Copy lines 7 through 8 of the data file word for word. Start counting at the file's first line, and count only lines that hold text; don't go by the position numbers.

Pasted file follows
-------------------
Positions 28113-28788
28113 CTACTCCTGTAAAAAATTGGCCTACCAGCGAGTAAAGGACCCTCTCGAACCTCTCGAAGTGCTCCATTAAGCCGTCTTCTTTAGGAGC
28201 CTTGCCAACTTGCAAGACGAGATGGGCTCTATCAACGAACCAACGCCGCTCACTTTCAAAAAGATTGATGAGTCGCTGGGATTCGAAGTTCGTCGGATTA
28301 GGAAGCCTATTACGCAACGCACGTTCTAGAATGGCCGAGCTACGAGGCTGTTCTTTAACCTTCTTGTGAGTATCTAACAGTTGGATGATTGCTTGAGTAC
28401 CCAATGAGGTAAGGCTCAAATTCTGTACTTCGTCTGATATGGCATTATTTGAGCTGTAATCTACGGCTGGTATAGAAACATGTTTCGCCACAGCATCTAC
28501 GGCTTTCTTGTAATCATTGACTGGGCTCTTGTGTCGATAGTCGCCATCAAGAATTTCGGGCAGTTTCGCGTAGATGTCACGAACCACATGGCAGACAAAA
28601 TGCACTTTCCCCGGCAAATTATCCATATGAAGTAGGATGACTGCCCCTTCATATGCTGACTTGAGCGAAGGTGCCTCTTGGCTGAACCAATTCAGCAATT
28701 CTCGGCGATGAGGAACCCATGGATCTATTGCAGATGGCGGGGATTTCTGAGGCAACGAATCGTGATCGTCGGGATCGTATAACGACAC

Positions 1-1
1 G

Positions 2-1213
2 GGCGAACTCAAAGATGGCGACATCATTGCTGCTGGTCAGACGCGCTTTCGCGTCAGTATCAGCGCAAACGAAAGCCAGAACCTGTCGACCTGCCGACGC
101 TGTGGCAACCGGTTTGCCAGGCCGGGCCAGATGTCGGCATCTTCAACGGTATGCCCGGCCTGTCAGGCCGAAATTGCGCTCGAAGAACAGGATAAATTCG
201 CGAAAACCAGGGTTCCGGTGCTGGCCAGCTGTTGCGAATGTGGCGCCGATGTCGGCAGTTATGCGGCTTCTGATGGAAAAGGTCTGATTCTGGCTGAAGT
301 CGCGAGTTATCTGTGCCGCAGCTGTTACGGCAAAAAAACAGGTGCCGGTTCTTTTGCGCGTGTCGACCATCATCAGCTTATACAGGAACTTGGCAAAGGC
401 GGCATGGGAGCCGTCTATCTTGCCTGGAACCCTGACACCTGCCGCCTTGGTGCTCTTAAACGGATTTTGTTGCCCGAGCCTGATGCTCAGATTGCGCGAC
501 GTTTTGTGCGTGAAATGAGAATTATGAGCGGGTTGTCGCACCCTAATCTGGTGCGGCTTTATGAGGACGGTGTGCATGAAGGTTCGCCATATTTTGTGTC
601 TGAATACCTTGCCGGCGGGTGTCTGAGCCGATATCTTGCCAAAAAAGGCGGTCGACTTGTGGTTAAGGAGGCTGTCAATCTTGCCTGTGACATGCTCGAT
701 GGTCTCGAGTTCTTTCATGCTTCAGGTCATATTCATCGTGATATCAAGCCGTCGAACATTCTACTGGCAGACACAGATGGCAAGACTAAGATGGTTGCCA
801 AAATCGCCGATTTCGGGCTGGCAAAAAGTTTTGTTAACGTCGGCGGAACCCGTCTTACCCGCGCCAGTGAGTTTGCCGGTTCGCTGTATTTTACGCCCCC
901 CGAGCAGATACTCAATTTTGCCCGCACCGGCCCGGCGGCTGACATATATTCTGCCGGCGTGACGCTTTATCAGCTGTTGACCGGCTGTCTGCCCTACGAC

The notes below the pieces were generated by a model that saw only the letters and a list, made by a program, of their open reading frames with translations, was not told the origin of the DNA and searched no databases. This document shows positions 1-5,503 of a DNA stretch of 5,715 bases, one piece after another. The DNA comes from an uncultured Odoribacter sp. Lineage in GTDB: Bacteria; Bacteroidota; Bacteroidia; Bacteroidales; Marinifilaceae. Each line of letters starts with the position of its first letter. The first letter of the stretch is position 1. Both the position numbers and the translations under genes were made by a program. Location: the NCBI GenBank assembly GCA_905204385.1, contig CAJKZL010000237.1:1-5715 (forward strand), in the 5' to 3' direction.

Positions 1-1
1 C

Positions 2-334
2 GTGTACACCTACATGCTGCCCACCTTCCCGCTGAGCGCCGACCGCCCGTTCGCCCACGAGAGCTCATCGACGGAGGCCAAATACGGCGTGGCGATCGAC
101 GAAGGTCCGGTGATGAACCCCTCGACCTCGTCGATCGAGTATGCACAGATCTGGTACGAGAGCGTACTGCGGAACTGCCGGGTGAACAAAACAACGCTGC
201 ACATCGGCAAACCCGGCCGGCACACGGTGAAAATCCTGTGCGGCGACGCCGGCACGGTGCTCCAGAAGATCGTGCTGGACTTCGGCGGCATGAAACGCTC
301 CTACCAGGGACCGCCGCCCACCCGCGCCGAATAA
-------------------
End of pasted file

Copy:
28601 TGCACTTTCCCCGGCAAATTATCCATATGAAGTAGGATGACTGCCCCTTCATATGCTGACTTGAGCGAAGGTGCCTCTTGGCTGAACCAATTCAGCAATT
28701 CTCGGCGATGAGGAACCCATGGATCTATTGCAGATGGCGGGGATTTCTGAGGCAACGAATCGTGATCGTCGGGATCGTATAACGACAC